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Assemblyman seeks state audit for land preservation fund

While proud of the achievements of the Peconic Bay Region Community Preservation Fund, the sponsor of the original legislation that created it in 1998 is requesting a state audit of the program.

Assemblyman Fred Thiele Jr. (I-Sag Harbor), in a letter to State Comptroller Thomas DiNapoli, noted that the fund has generated more than $1.73 billion to preserve farmland, open spaces, parkland and historic sites and, since 2015, money for water quality projects in the five East End towns.

A state audit was done in 2008, resulting in recommendations and legislative action that “markedly improved” the administration and operation of the fund, Mr. Thiele said.

“The best of programs require review and oversight to ensure they are maximizing their stated goals effectively and efficiently,” the legislator said. He noted he had intended to request the audit in 2020 but the COVID pandemic slowed many state functions.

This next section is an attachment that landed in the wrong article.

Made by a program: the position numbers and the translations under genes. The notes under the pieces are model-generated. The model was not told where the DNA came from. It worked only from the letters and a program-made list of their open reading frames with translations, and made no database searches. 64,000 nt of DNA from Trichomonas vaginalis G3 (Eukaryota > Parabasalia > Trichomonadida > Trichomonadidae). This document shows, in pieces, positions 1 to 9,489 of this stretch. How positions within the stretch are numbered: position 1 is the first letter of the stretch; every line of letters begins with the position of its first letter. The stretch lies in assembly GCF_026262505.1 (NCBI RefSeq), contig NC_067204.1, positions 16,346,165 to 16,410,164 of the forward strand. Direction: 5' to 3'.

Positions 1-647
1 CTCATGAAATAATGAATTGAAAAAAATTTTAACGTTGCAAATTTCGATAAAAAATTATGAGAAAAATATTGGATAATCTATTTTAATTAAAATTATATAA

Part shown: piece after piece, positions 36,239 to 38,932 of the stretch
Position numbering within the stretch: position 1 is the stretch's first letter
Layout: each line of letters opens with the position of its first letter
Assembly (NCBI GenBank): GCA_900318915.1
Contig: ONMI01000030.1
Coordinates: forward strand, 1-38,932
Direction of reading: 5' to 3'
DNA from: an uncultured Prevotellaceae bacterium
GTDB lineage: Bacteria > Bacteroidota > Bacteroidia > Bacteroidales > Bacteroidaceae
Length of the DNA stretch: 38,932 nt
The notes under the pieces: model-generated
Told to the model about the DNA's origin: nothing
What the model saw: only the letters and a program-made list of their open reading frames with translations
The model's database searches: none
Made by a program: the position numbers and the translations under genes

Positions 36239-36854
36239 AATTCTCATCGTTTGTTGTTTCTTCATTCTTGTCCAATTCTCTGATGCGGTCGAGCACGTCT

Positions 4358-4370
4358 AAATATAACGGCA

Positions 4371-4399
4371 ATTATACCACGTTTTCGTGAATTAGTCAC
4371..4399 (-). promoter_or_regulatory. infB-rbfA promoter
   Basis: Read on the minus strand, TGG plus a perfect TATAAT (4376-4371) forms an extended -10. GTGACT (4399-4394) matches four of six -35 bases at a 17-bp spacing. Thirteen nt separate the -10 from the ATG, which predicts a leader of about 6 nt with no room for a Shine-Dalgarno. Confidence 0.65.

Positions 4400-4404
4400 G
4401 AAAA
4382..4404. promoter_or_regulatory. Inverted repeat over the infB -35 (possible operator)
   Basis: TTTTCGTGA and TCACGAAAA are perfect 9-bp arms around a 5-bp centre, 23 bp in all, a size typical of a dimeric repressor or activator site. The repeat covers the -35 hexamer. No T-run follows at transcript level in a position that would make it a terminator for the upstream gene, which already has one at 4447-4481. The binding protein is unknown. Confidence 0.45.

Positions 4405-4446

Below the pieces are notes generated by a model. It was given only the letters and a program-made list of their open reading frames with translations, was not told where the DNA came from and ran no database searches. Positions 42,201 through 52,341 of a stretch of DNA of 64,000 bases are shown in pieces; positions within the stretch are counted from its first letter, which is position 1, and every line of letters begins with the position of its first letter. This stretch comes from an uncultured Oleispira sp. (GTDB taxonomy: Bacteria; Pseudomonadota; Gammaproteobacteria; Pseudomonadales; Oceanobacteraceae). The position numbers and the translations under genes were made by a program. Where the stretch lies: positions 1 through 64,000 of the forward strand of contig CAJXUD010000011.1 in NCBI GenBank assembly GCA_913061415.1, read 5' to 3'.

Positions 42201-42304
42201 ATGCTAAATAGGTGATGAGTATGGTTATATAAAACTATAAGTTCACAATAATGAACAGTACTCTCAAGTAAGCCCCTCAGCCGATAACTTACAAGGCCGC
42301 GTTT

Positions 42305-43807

The pandemic resulted in “dramatic growth” of funds because of a hot real estate market, since the money is raised from a 2% tax paid by property buyers in the five towns. That makes the audit more critical than ever, Mr. Thiele said.

He has requested a comprehensive review that includes determining:

• Non-deed transfers of property are being taxed as they should under the law and whether exemptions under the law are properly administered

• Funds are being used only for purposes designated by the law

• Purchases of sites to be preserved are providing fair market prices to owners

• Purchases fit within each municipality’s overall plan

• Stewardship and management plans are in place for acquired properties

• Acquired properties are used only as defined under the law

• Municipalities are providing audits of their CPF programs as required

• Money for water quality projects is being limited to 20% allowed and proof that projects carried out with that money are improving water quality standards

• Municipalities have sufficient revenues to cover any indebtedness incurred under the CPF program

• Municipalities are meeting procedural compliance with preservation or water quality projects carried out with CPF funds.